Workers in New York who are considering reporting wrongdoings by their employer may be interested to know that a decision by the U.S. Court of Appeals for the 9th Circuit has broaden the scope of the Dodd-Frank Act. The ruling, which was issued on March 8, 2017, asserted that employees who internally report potential violations of federal securities laws are protected by the whistleblower provisions of the law, regardless of whether they reported the suspected violations to the Securities and Exchange Commission.
According to the Equal Employment Opportunity Commission, disability discrimination claims increased in 2016, and it appears to be part of an overall trend. However, this may not be due to an actual increase in discrimination. It is possible that employees in New York and around the country may be likely to report discrimination. It could also be because of a small increase in employment for disabled people.
New York employees who notice something unethical or illegal going on at their workplace may want to alert the public about what they know. When an employee brings a concern to the public's attention, this is referred to as whistleblowing. Though whistleblowers may bring negative attention to their employer, they are legally protected from retaliation.
As New York federal contractors and subcontractors may know, a final rule was implemented in September by the Department of Labor. It provides a certain number of days of paid sick leave for employees and eligibility changes starting in 2017.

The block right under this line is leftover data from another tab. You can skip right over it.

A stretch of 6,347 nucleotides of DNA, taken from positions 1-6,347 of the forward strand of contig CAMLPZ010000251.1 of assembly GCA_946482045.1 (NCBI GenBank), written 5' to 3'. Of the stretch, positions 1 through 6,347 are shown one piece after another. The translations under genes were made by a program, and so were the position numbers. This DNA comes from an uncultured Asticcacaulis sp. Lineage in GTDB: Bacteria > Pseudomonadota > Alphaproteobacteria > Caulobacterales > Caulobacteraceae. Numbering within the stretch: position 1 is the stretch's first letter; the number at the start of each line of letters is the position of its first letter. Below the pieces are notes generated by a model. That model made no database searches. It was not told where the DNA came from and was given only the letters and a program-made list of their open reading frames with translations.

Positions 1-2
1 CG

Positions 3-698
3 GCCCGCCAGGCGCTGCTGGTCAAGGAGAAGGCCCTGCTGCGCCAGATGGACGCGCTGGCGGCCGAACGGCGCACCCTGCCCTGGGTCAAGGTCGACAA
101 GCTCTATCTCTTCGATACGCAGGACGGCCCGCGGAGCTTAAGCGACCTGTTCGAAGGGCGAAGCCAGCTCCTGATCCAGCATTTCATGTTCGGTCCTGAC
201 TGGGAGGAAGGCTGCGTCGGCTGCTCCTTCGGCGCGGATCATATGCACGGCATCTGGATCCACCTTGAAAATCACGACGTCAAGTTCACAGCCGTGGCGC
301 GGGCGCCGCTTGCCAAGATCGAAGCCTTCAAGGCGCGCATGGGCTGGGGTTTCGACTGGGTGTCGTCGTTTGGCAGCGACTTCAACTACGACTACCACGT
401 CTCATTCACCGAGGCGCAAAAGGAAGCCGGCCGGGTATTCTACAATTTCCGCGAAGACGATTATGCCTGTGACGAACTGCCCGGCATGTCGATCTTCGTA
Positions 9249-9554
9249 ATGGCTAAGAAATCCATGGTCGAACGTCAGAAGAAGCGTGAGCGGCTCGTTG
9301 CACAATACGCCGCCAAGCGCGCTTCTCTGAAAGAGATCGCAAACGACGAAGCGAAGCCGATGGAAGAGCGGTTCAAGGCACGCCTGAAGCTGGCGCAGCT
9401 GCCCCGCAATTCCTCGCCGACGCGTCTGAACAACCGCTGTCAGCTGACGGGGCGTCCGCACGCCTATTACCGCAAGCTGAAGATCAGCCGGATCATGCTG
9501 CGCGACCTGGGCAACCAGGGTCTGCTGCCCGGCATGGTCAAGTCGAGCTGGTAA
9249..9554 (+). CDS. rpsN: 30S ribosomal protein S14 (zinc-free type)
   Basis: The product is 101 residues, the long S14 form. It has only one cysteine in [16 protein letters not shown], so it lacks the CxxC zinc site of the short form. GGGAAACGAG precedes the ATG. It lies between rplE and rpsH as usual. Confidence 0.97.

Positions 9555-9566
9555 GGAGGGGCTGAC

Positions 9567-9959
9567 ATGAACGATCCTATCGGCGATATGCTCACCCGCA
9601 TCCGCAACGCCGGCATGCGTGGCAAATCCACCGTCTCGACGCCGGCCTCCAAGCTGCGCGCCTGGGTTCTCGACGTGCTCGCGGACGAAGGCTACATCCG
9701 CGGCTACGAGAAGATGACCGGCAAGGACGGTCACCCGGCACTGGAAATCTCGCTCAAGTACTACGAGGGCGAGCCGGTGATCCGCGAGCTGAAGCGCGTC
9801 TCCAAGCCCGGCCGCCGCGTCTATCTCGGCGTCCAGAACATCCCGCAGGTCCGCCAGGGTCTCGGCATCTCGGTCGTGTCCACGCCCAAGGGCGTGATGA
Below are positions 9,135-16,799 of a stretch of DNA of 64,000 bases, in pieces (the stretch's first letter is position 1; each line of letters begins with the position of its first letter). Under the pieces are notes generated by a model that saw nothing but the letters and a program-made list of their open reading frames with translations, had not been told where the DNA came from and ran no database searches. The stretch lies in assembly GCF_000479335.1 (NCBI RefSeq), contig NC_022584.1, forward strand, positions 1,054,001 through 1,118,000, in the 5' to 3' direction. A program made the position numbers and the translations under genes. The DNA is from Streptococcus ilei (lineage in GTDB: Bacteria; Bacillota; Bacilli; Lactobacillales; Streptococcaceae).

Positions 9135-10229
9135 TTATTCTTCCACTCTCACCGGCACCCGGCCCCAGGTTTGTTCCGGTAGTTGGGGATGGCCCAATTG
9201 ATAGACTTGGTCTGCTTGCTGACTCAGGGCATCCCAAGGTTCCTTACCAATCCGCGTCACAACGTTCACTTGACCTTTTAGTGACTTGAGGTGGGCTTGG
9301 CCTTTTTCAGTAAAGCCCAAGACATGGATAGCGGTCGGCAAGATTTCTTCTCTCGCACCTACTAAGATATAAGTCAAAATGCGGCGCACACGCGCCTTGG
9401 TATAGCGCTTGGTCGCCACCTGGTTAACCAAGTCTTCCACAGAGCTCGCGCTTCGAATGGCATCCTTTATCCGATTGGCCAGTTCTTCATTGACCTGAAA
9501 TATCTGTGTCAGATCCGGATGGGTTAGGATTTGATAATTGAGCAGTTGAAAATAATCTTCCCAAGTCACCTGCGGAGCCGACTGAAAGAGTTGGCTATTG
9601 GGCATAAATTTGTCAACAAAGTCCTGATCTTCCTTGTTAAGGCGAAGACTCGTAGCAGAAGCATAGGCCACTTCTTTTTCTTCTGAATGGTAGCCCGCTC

New Yorkers who have been following the ongoing reports about Wells Fargo might be interested in learning that a third lawsuit has been filed against the company for falling stock values. The ERISA lawsuit is seeking class-action certification and was filed in the U.S. District Court for the District of Minnesota.
The Equal Employment Opportunity Commission has issued guidelines covering companies in New York and around the country concerning retaliation claims. This is the first set of guidelines published by the EEOC regarding this type of employment complaint since 1998.
The right to privacy is a cherished American value. Especially with the omnipresence of technology in our lives, it can feel like the matter of privacy becomes more and more important. Everyone has a camera. Everyone is talking or texting or emailing.
Borough President Eric Adams is facing claims that he retaliated against a community board chair after the chair accused him of firing a 66-year-old district manager on the ground that she was too old. The community board chair claims that he was intentionally not reappointed to the position he had held for nearly 20 consecutive years because of the matter.
Take a look around you during your time off sometime. That person sitting next to you at the movie possibly works a very different gig than you do. Maybe he or she puts in 40 hours or more a week, but their job's classification provides them with fewer employee rights than your job provides you.